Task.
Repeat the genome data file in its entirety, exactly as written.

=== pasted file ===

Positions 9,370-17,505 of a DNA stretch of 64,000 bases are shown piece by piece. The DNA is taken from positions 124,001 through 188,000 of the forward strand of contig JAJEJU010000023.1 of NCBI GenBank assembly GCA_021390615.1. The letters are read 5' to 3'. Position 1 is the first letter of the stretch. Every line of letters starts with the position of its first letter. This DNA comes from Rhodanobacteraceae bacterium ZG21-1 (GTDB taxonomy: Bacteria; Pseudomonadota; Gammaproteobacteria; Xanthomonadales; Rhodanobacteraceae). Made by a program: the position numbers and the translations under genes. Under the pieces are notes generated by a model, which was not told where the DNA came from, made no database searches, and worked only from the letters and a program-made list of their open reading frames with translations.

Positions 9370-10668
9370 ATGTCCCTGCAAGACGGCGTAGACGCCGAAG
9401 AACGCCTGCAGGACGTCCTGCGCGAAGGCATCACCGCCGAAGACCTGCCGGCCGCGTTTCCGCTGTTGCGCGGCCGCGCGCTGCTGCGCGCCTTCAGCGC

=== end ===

Positions 9,370-17,505 of a DNA stretch of 64,000 bases are shown piece by piece. The DNA is taken from positions 124,001 through 188,000 of the forward strand of contig JAJEJU010000023.1 of NCBI GenBank assembly GCA_021390615.1. The letters are read 5' to 3'. Position 1 is the first letter of the stretch. Every line of letters starts with the position of its first letter. This DNA comes from Rhodanobacteraceae bacterium ZG21-1 (GTDB taxonomy: Bacteria; Pseudomonadota; Gammaproteobacteria; Xanthomonadales; Rhodanobacteraceae). Made by a program: the position numbers and the translations under genes. Under the pieces are notes generated by a model, which was not told where the DNA came from, made no database searches, and worked only from the letters and a program-made list of their open reading frames with translations.

Positions 9370-10668
9370 ATGTCCCTGCAAGACGGCGTAGACGCCGAAG
9401 AACGCCTGCAGGACGTCCTGCGCGAAGGCATCACCGCCGAAGACCTGCCGGCCGCGTTTCCGCTGTTGCGCGGCCGCGCGCTGCTGCGCGCCTTCAGCGC